Frankenstein is the novel’s protagonist, so it stands to reason you will use at least one quote about him no matter what essay you write. You need to have a clear and detailed understanding of Frankenstein and how Shelley has characterised him.
‘engaged, heart and soul, in the pursuit of some discoveries’
Here, Frankenstein talks of his love of science. The verb ‘engaged’ reveals his desire to discover new things, which would have been very fitting for many scientists during the 19th century. The phrase ‘heart and soul’ gives the impression that Frankenstein will stop at nothing to get what he wants, which is interesting because he is so consumed with creating life out of dead matter, that he doesn’t stop to consider what will happen when he creates life. This is, of course, shown in his reaction to the Monster when he is created, which ultimately causes all the bad things to happen as the novel continues.
‘I had desired it with an ardour that far exceeded moderation’ (Chapter 5)
- What might Frankenstein ‘desire’ based on this section of the novel?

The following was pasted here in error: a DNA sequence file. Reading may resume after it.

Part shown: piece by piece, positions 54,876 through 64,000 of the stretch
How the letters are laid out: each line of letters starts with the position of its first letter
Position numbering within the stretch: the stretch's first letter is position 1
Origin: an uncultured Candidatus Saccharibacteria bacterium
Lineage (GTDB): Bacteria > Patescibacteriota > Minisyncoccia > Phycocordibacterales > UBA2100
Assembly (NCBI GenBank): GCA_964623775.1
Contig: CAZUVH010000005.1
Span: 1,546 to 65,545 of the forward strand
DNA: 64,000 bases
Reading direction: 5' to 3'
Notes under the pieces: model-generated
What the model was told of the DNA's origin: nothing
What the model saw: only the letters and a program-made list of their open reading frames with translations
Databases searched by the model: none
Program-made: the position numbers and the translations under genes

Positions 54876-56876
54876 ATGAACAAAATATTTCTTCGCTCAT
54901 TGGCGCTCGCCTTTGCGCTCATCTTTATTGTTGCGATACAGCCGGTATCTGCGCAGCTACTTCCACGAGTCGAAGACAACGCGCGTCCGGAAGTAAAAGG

- What word class is ‘ardour’ and what does it mean?
- What could the phrase ‘far exceeded moderation’ suggest about Frankenstein’s passions?
- What could Shelley be warning her readers?
‘These sublime and magnificent scenes afforded me the greatest consolation that I was capable of receiving’ (Chapter 10)
- This quote is taken from the point in the novel where Frankenstein goes to the Alps alone to heal. What contextual link could you make here?
- What atmosphere do the adjectives ‘sublime’ and ‘magnificent’ create?
- What is Shelley highlighting with the phrase ‘greatest consolation that I was capable of receiving’?
- ‘Greatest’ is a superlative. What effect does this have?
‘no creature had ever been so miserable as I was’ (Chapter 23)
- Is Frankenstein characterised as a victim or hero here? Why?
- Why could this quote be considered ironic?
- What word class is ‘miserable’ and what does it suggest about Frankenstein?
- How would the reader react to Frankenstein at this point in the novel?
‘misled by passion’ (Chapter 24)
- What word class is ‘misled’ and what does it suggest?
- What has Frankenstein finally realised about his obsession with creation?
- What is Shelley warning her readers here?
- Could any other characters be considered as being ‘misled by passion’? Who and why?